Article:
just opened:“Ão, 1981” TungaLuhring Augustine, 25 Knickerbocker Ave., Brooklyn, NYTunga’s seminal 1981 film installation, Ão, in the gallery’s Bushwick location. The work is comprised of a 16mm filmstrip that moves through a projector and around the exhibition space on a series of roller bearings. The projected image shows the interior of a curved segment of the Dois Irmãos Tunnel in Rio de Janeiro; it is looped to appear as though the camera moves along a continuous, ring-shaped path, as if traveling through a particle accelerator. The unending loop, or torus, is an important recurring motif throughout Tunga’s body of work and is duplicated in the structural form of the installation: the rollers that allow the filmstrip to traverse the space are arranged in a large circular configuration. The audio component of the piece, a looped excerpt from Night and Day sung by Frank Sinatra, emphasizes the installation’s endless nature, creating a sense of space and time as cyclical. - thru Aug 29Tunga was born in Palmares in 1952 and is one of the leading Brazilian artists of his generation. His principal mediums – sculpture, installation, and performance – are customarily presented as a single integrated body of work that underscores a complex relationship between the individual pieces.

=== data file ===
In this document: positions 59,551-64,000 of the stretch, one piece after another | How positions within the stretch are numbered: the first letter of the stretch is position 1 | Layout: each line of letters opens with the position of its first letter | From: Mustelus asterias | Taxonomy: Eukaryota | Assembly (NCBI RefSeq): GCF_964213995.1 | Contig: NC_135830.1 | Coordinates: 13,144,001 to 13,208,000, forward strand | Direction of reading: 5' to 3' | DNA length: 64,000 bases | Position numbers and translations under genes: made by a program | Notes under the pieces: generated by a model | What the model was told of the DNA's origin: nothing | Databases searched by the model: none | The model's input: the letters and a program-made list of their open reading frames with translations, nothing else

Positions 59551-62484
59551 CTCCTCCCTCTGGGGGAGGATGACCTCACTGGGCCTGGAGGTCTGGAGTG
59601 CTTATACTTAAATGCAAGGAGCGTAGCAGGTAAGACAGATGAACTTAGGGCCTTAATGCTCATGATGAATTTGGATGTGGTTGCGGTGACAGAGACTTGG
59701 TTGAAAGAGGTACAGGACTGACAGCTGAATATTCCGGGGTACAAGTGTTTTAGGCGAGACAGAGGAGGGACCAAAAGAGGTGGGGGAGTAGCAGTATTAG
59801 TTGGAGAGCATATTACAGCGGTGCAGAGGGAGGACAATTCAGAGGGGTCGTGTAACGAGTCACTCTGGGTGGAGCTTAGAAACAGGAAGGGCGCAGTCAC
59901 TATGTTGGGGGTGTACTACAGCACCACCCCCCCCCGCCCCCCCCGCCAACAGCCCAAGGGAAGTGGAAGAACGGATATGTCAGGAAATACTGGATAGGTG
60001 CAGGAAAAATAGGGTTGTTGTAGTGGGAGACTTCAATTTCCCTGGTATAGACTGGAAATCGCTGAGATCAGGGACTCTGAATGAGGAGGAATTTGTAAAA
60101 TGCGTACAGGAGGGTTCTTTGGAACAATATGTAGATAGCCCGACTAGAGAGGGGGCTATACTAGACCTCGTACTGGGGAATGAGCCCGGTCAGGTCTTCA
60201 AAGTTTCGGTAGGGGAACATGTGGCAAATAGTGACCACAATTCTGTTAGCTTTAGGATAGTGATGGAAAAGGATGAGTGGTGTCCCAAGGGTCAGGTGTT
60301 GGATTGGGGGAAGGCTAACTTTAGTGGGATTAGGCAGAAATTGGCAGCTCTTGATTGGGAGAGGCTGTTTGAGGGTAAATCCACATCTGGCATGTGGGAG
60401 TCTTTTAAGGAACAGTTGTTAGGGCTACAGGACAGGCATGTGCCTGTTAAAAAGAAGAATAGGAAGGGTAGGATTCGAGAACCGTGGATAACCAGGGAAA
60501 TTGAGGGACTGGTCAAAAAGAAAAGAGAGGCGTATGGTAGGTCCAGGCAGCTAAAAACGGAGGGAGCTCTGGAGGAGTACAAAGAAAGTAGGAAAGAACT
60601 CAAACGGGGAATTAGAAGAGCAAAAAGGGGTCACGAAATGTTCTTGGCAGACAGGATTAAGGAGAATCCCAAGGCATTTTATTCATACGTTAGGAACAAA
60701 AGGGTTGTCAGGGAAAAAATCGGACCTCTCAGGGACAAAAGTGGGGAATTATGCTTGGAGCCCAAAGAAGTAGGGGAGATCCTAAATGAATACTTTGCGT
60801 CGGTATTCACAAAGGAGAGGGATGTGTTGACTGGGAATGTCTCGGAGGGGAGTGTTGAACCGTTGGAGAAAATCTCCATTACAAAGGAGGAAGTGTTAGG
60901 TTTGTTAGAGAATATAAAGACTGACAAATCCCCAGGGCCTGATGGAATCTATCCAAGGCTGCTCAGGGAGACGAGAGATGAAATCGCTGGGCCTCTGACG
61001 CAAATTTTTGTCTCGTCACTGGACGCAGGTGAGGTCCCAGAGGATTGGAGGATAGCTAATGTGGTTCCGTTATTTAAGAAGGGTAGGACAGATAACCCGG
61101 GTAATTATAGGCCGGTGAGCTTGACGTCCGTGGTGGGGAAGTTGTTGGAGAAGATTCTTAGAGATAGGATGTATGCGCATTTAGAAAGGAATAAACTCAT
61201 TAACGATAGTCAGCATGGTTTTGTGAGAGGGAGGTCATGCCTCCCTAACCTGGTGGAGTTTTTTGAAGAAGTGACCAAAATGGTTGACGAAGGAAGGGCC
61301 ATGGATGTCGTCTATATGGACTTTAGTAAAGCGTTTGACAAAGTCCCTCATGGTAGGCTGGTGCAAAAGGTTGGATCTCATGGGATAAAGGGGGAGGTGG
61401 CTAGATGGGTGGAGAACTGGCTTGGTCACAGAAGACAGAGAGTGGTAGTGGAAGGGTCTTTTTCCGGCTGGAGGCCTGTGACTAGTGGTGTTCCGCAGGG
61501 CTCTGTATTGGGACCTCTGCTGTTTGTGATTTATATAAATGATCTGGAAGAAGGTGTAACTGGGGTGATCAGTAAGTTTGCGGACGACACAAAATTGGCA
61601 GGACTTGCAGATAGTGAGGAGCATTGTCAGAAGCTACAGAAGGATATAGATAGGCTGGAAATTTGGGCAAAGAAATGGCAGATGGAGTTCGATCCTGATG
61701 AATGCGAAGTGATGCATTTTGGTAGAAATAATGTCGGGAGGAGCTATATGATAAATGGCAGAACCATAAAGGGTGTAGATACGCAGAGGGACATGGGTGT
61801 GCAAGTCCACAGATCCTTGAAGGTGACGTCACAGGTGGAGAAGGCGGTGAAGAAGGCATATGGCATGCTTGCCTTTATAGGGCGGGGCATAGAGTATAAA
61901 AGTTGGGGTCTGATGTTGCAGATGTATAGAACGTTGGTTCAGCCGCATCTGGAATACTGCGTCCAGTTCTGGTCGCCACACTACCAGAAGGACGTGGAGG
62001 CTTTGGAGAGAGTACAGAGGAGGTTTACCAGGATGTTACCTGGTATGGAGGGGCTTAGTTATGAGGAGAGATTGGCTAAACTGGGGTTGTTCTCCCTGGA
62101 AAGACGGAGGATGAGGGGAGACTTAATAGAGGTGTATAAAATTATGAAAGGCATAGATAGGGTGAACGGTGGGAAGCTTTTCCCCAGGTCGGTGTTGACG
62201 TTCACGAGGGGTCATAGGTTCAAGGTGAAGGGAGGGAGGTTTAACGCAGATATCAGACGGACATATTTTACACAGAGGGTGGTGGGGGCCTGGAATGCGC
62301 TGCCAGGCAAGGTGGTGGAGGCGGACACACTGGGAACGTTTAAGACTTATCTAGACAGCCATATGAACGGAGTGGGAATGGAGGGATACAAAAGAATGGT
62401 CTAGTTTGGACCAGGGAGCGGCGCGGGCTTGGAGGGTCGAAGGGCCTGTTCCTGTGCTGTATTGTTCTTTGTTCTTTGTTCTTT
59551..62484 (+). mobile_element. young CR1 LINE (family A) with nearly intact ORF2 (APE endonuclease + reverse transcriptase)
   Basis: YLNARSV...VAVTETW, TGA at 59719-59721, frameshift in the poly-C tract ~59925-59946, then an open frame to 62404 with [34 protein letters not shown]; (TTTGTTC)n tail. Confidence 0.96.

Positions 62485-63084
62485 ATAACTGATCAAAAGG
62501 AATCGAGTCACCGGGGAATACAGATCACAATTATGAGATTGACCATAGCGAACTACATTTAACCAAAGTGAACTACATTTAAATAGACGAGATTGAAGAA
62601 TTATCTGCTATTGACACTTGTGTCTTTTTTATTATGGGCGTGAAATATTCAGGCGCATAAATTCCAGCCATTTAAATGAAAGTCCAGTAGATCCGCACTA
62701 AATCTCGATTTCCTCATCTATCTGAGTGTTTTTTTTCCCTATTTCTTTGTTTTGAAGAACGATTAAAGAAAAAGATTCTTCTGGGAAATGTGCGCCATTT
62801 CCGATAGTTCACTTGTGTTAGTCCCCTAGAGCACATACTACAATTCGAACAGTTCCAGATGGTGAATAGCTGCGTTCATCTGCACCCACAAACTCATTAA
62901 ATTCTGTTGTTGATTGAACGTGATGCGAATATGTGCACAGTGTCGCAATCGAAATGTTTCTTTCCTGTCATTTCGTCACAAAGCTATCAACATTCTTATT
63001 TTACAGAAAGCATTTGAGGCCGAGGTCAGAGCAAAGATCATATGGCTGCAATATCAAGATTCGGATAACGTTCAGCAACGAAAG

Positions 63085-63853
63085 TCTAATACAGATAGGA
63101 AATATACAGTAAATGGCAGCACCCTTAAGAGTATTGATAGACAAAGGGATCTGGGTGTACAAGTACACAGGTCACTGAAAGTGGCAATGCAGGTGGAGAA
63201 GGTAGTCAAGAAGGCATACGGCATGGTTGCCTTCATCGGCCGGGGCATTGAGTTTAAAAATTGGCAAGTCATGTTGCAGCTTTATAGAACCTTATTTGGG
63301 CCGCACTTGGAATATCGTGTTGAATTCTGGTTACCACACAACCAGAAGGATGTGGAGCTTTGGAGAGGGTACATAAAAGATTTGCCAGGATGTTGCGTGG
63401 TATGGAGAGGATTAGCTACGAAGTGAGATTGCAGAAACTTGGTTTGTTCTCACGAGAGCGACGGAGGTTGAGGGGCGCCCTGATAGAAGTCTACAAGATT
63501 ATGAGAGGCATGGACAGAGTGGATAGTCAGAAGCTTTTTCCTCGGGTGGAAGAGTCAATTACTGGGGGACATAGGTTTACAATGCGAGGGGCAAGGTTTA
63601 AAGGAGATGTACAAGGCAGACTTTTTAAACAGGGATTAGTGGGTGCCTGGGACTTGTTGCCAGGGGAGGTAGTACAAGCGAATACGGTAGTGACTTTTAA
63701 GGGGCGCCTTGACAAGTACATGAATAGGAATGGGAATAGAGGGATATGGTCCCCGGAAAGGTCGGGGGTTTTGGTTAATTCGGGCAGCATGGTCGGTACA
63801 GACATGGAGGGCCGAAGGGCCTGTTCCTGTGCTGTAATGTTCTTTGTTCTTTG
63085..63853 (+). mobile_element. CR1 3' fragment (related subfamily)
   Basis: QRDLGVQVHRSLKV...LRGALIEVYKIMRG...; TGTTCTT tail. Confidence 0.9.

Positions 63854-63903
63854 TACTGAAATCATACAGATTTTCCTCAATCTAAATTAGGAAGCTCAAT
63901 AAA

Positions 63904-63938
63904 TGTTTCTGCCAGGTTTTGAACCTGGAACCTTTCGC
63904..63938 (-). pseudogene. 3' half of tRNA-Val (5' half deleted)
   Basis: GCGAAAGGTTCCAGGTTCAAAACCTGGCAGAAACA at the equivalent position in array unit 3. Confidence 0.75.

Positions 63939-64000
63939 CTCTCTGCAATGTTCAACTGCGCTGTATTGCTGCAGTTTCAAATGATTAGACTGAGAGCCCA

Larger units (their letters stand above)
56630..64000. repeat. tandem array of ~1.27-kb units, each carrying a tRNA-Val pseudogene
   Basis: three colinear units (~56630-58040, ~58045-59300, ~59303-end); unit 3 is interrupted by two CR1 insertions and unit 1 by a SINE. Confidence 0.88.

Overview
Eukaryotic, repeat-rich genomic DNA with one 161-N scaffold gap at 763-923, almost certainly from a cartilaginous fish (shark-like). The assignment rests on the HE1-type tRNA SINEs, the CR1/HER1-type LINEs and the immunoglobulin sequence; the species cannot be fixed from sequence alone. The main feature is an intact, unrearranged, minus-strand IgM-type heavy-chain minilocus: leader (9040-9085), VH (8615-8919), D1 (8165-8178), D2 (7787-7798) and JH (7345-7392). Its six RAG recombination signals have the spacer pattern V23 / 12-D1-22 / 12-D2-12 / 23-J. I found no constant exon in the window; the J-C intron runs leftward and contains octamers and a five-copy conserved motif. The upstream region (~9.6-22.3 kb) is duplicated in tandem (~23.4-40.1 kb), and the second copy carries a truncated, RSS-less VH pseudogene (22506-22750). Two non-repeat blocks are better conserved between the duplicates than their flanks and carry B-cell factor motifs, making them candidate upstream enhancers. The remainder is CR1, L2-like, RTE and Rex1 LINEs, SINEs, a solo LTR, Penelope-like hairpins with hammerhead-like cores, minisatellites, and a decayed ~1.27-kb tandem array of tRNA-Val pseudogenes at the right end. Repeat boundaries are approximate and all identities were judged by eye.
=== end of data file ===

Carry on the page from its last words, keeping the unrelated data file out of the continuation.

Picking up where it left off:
just opened:

Ão, 1981
 Tunga

Luhring Augustine, 25 Knickerbocker Ave., Brooklyn, NY

Tunga’s seminal 1981 film installation, Ão, in the gallery’s Bushwick location. The work is comprised of a 16mm filmstrip that moves through a projector and around the exhibition space on a series of roller bearings. The projected image shows the interior of a curved segment of the Dois Irmãos Tunnel in Rio de Janeiro; it is looped to appear as though the camera moves along a continuous, ring-shaped path, as if traveling through a particle accelerator. The unending loop, or torus, is an important recurring motif throughout Tunga’s body of work and is duplicated in the structural form of the installation: the rollers that allow the filmstrip to traverse the space are arranged in a large circular configuration. The audio component of the piece, a looped excerpt from Night and Day sung by Frank Sinatra, emphasizes the installation’s endless nature, creating a sense of space and time as cyclical. - thru Aug 29